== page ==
Mr Birmingham said the “overwhelming evidence in the case shows he [the NSU garda] got it one hundred per-cent right”, adding that it was “almost impossible to have a stronger case – it’s as strong as it is possible to imagine”.
In dismissing the appeal, Mr Justice Birmingham said the NSU garda had been given a map he had never seen before and quickly amended where he marked it at the trial.
Mr Justice Birmingham said the NSU garda had been working on the investigation for two-to-three months and had a clear view of the ATM on the night when two of the gang ran past him. The judge said the NSU garda had been a “truthful, reliable, honest witness and there’s no basis for any suggestion of any evidence being fabricated”.
Mr Justice Birmingham said there had been no “significant divergence” between the two locations marked on the map and that the court did “not believe it to be fair and accurate” to say that a third location was then identified on a photo.
The judge said that whether or not the NSU garda had three seconds or 40 seconds it did not call into question the prowess of the identification of O’Callaghan.
Mr Justice Birmingham said the opportunity to identify O’Callaghan was good, made from the ground level as he passed at close proximity and that the NSU garda had taken time to familiarise himself with the appellant.
Mr Justice Birmingham said the Special Criminal Court was “fully entitled to convict” O’Callaghan for the Virginia ATM attempted theft, which was a “gateway” to the other convictions. He then dismissed the appeal.
‘Eye-watering’ sum of money
At the sentencing hearing, Ms Justice Burns said O’Callaghan had control over what the judge said was an “eye-watering” sum of stolen money, amounting to more than €700,000.
O’Callaghan played a central role, the judge said, as a planner and active member of the gang. She said O’Callaghan contested the charges against him despite being caught “red-handed” at the scene of an attempted ATM theft in Virginia, Co Cavan.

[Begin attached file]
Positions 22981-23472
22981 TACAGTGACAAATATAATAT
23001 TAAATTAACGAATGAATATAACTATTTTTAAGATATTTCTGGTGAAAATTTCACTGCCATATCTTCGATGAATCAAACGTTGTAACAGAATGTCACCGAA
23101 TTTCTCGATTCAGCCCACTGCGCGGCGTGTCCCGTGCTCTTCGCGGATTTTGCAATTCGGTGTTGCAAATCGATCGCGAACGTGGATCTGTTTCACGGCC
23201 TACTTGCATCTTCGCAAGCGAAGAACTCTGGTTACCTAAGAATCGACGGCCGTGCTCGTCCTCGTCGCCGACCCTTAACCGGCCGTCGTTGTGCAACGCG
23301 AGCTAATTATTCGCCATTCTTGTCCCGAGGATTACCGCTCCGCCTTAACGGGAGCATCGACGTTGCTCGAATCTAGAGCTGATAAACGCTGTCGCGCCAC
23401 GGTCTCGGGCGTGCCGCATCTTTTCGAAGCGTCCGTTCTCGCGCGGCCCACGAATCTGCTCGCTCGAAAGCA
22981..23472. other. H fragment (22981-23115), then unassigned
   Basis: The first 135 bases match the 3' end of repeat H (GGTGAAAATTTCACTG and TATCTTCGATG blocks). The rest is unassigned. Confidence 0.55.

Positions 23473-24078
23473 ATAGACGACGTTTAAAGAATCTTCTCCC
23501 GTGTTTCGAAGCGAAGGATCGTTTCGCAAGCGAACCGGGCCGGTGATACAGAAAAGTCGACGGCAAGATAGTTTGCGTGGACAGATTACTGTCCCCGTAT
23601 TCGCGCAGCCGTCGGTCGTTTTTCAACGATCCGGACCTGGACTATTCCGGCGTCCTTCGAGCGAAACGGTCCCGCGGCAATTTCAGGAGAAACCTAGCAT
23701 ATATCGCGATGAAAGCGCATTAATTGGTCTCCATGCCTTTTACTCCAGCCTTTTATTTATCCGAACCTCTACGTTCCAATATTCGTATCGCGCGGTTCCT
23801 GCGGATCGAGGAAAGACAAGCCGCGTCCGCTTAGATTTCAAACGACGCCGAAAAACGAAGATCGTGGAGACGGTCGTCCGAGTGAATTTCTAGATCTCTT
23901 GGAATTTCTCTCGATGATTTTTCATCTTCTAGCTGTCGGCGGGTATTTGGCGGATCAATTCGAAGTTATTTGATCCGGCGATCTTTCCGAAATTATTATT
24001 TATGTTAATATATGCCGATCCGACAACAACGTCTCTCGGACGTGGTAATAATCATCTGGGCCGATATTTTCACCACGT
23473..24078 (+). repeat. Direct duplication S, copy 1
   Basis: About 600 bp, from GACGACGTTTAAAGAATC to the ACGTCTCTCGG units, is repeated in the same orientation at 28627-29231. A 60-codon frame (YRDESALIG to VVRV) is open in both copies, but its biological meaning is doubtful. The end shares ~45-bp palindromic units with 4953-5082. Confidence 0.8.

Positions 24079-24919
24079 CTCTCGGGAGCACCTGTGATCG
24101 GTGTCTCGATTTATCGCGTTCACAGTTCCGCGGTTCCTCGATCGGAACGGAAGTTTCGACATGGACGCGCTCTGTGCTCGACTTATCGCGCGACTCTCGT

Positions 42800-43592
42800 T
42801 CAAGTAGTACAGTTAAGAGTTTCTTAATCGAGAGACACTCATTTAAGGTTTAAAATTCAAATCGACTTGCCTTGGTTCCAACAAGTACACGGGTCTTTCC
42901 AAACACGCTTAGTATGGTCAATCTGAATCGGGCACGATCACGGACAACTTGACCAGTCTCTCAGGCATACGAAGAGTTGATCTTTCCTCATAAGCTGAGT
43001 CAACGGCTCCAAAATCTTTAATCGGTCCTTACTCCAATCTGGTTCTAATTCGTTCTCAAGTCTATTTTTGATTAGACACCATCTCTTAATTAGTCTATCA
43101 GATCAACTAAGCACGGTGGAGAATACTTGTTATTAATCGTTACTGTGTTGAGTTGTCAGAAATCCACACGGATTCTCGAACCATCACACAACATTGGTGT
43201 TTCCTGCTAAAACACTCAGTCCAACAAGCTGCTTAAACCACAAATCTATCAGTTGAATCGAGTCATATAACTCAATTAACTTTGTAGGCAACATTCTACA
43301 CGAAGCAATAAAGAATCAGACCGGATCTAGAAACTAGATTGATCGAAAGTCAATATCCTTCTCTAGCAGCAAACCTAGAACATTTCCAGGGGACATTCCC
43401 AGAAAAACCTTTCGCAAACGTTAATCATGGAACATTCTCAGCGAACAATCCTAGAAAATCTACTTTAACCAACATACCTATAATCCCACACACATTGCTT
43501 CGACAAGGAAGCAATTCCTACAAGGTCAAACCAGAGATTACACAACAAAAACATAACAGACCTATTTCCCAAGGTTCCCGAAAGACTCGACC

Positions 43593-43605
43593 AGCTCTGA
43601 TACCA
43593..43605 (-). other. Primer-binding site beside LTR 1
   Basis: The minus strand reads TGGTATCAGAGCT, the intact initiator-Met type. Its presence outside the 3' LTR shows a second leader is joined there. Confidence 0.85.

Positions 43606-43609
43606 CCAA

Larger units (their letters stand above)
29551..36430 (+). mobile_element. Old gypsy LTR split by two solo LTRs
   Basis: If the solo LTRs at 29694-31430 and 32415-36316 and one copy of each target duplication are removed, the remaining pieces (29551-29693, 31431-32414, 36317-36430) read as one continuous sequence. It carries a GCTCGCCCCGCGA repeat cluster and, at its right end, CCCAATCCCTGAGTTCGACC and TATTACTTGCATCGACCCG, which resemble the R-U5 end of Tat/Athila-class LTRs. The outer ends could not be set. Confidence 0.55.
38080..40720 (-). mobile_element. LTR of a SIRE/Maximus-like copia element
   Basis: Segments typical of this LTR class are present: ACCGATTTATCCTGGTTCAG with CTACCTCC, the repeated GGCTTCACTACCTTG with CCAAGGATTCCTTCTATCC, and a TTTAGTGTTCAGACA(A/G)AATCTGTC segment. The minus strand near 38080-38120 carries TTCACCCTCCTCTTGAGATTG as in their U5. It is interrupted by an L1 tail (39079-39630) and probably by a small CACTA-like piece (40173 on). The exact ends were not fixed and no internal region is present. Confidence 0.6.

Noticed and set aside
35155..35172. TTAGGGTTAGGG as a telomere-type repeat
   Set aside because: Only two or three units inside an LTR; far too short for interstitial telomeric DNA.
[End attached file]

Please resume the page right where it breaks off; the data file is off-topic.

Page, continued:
Four of O’Callaghan’s accomplices were also jailed for their roles in the ATM thefts.
The gang’s final attempt to steal an ATM was thwarted by gardai who were watching as they drove a digger up to an ATM on the main street of Virginia Co Cavan in the early hours on August 14th, 2019.
Gardaí saw a stolen Toyota Landcruiser move in convoy with the digger. The Landcruiser was pulling a trailer into which the gang intended to place the ATM before taking it to a premises at Tullypole, Moynalty, Co Meath, where the money would be removed.
Gardai rammed the Landcruiser, prompting O’Callaghan and another man to run from the jeep while a third man ran from the digger.
All three jumped over a wall into a field but before they got away a garda from the and another garda from the Emergency Response Unit (ERU) identified O’Callaghan.
Ms Justice Burns said the court accepted the identification evidence of the two gardaí.
She said the identification by the NSU officer was particularly reliable because he had familiarised himself with O’Callaghan over many years as part of his duties in preventing and detecting cross-border crime. The officer was just a few feet away from O’Callaghan with a clear view when he made the identification, Ms Justice Burns said.
O’Callaghan’s DNA was also found in a sauna in a nearby shed where O’Callaghan hid while gardai searched the area and caught two of his accomplices.
The owner of the shed told gardai he suspected an intruder had interfered with the insulation in the shed’s attic. Ms Justice Burns said the DNA evidence provided support for the identification evidence of the two gardaí.